The specific approach was to pull data from the transaction tables themselves, and summarize by year and by type or grouped by type of documents. The result would be one record (row) of data per year, with columns for the count of invoices, credit notes, payments etc.  This can easily be customized further, to the limit of your imagination, as long as you can build a calculated field for what you want to capture.

There are some summary views already in the database but they aren’t summarized in the exact same way my client requested, so I didn’t use those.

I’m not walking through the literal how-to-create-a-smartlist steps, but hitting the high level key points on this one.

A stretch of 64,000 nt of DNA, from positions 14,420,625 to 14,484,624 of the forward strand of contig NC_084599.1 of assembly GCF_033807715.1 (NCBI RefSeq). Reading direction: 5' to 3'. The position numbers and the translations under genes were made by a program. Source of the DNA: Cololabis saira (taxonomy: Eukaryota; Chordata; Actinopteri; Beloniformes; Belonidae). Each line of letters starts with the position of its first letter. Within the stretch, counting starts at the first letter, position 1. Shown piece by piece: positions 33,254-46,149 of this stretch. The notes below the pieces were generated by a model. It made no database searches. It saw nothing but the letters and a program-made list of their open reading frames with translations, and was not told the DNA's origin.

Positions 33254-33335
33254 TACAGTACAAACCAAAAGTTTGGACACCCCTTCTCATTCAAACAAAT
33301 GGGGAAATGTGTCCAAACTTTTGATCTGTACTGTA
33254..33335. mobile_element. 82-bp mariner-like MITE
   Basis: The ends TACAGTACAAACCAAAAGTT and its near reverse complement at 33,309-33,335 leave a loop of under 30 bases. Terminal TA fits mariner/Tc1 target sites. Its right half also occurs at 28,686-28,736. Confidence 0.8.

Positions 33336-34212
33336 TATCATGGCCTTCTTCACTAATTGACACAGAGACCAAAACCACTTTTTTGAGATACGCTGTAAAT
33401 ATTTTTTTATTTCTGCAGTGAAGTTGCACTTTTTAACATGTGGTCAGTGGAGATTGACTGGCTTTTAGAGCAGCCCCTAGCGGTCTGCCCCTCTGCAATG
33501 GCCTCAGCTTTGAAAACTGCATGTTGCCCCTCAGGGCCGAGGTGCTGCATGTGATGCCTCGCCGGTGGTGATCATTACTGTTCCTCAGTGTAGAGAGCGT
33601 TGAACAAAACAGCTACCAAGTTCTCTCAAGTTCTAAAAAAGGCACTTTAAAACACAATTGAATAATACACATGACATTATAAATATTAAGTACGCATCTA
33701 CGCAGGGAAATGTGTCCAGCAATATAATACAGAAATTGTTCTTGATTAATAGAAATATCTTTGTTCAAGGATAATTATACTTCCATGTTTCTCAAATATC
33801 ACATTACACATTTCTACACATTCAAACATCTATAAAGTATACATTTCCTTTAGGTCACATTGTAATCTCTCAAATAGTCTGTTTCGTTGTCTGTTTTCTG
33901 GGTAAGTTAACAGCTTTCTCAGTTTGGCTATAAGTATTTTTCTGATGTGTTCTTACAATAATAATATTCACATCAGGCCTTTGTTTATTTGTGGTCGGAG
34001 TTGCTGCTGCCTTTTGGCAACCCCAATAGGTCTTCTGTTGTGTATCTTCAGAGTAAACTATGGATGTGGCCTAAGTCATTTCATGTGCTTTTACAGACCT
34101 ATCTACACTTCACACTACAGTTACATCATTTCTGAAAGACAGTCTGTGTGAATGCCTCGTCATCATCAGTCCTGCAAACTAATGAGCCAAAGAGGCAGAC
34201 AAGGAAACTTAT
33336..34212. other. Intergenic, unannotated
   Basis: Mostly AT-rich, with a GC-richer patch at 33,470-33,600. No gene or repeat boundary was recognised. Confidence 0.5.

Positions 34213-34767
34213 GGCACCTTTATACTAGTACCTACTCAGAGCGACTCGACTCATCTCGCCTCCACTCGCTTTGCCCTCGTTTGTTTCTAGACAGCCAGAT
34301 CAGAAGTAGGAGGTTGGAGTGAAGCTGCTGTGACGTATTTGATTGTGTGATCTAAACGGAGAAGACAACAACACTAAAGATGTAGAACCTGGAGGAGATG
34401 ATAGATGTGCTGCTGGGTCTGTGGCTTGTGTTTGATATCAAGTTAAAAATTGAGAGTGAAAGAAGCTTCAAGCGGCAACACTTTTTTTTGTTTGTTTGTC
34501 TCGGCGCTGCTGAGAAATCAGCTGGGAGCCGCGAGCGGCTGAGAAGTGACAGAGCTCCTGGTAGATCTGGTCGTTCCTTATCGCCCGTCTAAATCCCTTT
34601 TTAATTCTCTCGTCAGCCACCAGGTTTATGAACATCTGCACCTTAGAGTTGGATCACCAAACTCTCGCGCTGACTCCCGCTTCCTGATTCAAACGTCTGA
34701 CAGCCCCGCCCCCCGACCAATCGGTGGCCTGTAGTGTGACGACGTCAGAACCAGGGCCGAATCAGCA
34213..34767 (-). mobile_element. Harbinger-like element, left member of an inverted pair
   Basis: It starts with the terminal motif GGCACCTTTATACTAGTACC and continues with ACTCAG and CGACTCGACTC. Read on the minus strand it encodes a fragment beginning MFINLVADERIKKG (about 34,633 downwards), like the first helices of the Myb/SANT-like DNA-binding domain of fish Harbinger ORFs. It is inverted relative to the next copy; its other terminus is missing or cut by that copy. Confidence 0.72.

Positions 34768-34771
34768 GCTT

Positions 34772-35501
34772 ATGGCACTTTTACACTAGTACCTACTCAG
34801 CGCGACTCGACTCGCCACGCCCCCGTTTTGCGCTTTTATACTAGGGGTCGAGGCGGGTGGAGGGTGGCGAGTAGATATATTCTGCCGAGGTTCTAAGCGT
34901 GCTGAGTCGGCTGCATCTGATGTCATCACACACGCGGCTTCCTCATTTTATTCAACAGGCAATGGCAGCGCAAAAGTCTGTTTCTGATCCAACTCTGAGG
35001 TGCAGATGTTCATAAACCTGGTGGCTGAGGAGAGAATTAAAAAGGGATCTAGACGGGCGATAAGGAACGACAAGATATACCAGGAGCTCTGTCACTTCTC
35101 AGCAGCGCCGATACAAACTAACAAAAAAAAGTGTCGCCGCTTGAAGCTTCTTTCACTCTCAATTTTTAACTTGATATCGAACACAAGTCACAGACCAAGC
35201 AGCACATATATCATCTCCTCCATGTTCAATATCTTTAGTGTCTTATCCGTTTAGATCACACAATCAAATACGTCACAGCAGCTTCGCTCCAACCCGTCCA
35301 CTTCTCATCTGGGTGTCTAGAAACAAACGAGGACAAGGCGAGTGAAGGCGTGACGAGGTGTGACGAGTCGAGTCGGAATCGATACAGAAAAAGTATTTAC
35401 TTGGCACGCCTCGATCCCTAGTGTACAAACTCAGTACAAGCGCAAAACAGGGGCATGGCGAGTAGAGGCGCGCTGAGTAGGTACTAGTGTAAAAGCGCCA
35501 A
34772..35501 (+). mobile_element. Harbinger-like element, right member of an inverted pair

Tables to use

I started with the PM Transaction OPEN File table first. After selecting that table, go back into “edit” the table to select the Matched Tables feature. Smartlist Builder’s (SLB) matched tables feature allows you to effectively combine related tables like work-open-history versions of transaction tables, without having to create multiple smartlists or create SQL views just to combine the data.

In this case, I wanted the PM Paid Transaction History File, to pull in all paid/historical A/P documents. I named it “PM Trx History” and clicked Save.

Metrics Smartlist Example SLB 1A

Notice that on that table, I deselected every field that was set to Display. By default, every table you add, SLB assumes you want every field displayed but not defaulting on the “*” smartlist default favourite. In this case, I’m using the data to summarize by calculated fields I’m going to create next, so I don’t actually want to display *any* fields from the transaction tables.

Metrics Smartlist Example SLB 1

Calculated Fields